Heathenish rites are far unfit to ground an original not only for the least thing in Christianity, but even for the name of any Christian solemnities. II Kings 21:2. And as to that groundless plea wherewith some learned men would veil the abuse, namely that the word is a Latin word, it is as much as to say, then no matter whether it be a Scripture-word; for, are not the Latin words {where translated rightly} the words of the Scripture too? Besides, as the thing is evidently a Bible-Constitution, it is a base and injurious usage to build the way of calling it upon a pagan custom, as this measure was.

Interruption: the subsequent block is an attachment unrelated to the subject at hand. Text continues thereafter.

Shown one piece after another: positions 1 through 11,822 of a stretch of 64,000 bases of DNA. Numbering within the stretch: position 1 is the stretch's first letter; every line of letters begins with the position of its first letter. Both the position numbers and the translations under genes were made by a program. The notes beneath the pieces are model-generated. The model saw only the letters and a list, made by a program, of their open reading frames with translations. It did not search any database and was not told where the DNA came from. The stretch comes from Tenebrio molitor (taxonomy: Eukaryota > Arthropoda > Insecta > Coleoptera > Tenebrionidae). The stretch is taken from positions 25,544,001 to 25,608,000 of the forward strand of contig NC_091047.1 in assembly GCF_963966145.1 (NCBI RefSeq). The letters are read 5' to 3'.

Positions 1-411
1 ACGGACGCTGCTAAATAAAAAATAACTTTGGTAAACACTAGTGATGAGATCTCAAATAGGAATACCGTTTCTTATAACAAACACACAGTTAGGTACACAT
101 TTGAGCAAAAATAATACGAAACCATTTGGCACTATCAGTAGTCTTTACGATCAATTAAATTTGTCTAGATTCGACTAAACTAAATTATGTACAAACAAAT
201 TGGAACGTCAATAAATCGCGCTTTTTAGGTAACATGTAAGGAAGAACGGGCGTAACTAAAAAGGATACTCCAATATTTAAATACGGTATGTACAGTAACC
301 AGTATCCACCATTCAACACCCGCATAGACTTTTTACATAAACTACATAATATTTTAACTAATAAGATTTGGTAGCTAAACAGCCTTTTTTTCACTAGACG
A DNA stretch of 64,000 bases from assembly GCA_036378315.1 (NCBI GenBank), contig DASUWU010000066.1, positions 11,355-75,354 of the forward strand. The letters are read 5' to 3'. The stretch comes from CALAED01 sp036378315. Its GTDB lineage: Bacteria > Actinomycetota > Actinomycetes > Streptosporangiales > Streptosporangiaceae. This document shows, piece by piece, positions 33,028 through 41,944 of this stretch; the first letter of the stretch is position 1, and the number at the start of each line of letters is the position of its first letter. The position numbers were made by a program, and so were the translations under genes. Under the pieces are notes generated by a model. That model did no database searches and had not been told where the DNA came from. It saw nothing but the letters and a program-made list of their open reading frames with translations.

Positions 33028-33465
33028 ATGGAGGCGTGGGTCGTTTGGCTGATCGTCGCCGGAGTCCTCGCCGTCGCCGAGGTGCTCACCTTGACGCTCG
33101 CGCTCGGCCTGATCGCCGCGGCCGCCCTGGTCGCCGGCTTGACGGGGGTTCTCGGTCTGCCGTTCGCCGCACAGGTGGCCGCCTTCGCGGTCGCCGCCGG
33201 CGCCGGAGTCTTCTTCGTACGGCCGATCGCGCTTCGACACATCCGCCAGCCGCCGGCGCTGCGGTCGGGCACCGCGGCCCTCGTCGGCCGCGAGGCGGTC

Whereas men look upon this invention of the pawn to be a piece of wisdom, in translating over a pagan rite to serve any of the Ordinances of Christ, and particularly, the Ordinance of the Lord’s Supper, let them know their wisdom is foolishness with God. I Cor.3:19. {“Thus saith the LORD, Learn not the way of the heathen, and be not dismayed at the signs of heaven; for the heathen are dismayed at them. For the customs of the people are vain.” Jer.10:2-3.} For, this is an Ordinance wherein Christ first saith, “take, eat,” and {as is easily proved} in the other words {“after the same manner also he took the cup, when he had supped,” Lk.22:20, I Cor.11:25,} he likewise saith, first take, then drink the cup or wine in the cup. Observe here, it is a benefit at the Lord’s Table; it lies in Receiving, ‘tis not a Sacrament, as if it lay in bringing and laying down ought as a stake or pawn for Christ, as they must understand it who allude to the heathen’s sacrament, whilst at the same time they think they do fitly express the Lord’s Supper. {“Ye cannot drink the cup of the Lord, and the cup of devils; ye cannot be partakers of the Lord’s table, and of the table of devils.” I Cor.10:21.} Therefore its name is most unfitly and foolishly derived from the earnest-money; because our Lord’s Ordinance is to us a Receiving Ordinance, nothing we can bring to it is able to give unto it any spiritual virtue. It cannot then, without the imputation of folly be named from the creature’s bringing and laying himself down to pledge, Amos 2:8, and so devoting himself to be the Lord’s, after the measure and plan of the pagan rite.